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European Space Agency scientist and Liverpool alumnus, Dr Matt Taylor, who was part of the team behind the historic Rosetta mission, received an honorary degree from the University of Liverpool during this week’s winter graduation ceremonies.
The Rosetta probe was launched in 2004 carrying the Philae lander module. A decade later, and thanks to a gravity-assisted swing around Mars, it became the first spacecraft to successfully land on a comet’s nucleus.
Matt graduated from Liverpool with an MPhys in Physics in 1997 before going on to complete a PhD in Space Plasma physics at Imperial College London. Several post-doctoral placements followed before he found himself working with groups of scientists all over Europe and the US – eventually leading to his current role.
Also honoured today with an honorary fellowship was Professor Kevin Park, an alumnus who retired earlier this year after a long and outstanding pharmacology career at the University of Liverpool.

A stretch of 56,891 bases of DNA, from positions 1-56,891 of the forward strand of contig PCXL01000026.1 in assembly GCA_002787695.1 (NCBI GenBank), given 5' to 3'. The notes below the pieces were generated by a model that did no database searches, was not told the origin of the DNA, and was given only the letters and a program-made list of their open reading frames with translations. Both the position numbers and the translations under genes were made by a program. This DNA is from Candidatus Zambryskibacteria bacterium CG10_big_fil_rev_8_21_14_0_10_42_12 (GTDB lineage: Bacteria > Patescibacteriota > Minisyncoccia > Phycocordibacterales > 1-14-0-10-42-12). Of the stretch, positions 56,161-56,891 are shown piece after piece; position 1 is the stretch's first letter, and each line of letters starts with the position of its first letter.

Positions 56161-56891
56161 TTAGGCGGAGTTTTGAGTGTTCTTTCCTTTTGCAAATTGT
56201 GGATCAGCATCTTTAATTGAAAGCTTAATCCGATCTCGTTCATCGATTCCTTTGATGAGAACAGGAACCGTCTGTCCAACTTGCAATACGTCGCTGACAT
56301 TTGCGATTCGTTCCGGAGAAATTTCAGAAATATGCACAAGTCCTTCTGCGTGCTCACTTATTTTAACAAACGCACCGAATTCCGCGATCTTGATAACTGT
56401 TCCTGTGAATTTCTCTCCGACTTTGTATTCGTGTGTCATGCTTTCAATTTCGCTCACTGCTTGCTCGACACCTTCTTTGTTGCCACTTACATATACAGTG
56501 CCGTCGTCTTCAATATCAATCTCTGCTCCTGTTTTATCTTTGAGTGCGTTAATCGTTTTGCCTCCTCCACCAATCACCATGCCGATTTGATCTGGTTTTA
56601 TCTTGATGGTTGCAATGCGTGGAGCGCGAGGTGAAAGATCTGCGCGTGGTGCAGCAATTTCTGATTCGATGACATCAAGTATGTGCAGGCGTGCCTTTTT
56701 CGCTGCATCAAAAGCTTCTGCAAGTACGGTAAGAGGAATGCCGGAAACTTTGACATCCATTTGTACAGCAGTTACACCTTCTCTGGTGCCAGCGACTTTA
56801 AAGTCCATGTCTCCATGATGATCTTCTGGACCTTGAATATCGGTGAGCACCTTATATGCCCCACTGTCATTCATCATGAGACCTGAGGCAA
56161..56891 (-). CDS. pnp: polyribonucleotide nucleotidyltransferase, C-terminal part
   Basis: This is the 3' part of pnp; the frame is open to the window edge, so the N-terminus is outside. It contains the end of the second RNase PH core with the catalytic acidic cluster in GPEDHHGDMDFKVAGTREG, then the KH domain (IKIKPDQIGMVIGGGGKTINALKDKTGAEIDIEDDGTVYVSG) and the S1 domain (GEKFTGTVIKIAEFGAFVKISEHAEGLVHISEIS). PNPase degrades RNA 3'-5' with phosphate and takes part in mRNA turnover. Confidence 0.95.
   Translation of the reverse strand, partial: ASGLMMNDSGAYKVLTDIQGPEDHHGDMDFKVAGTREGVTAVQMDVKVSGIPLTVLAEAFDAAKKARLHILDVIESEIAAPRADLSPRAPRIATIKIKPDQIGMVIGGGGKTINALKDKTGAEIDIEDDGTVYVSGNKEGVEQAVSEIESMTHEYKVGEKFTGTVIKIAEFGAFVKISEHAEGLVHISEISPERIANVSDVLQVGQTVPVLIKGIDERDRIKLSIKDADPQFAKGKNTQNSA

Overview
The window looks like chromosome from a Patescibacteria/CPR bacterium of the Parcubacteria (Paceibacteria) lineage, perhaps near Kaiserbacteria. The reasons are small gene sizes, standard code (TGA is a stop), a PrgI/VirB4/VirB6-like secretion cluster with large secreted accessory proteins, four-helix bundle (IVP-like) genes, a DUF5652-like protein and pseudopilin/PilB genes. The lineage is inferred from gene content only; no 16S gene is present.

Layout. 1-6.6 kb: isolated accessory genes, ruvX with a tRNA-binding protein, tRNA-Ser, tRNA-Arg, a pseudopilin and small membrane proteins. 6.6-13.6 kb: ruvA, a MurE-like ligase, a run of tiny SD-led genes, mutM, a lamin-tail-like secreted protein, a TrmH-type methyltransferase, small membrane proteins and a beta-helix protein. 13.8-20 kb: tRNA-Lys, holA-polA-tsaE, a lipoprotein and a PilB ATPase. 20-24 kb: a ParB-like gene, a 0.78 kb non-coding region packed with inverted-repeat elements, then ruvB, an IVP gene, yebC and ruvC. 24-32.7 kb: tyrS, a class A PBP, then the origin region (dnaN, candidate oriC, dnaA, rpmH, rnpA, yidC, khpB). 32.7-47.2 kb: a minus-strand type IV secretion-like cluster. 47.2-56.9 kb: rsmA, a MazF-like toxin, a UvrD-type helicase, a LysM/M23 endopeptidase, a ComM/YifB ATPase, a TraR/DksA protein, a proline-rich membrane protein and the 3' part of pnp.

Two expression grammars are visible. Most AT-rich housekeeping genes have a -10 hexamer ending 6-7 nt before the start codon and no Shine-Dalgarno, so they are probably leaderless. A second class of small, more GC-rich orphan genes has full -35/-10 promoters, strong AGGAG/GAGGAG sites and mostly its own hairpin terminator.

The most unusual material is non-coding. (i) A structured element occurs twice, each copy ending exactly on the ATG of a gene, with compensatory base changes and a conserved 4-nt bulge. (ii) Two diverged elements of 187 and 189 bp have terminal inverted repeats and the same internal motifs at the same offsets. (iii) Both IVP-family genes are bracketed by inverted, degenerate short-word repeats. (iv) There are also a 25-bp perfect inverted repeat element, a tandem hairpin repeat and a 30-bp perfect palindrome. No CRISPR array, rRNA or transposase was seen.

Professor Park (BSc (Hons) Chemistry 1971, PhD 1975) started his career as a Postdoctoral Researcher and went onto became a Lecturer, Head of Department, Head of School and Head of the Institute of Translational Medicine.
His legacy for pharmacological innovation and scientific excellence was instrumental in the Department of Molecular and Clinical Pharmacology being awarded the 2018 Queen’s Anniversary Prize for Further and Higher Education, the highest accolade for any academic institution.
The honours were conferred as part of two days of ceremonies at the Liverpool Philharmonic Hall, in which more than 2,500 students will graduate.
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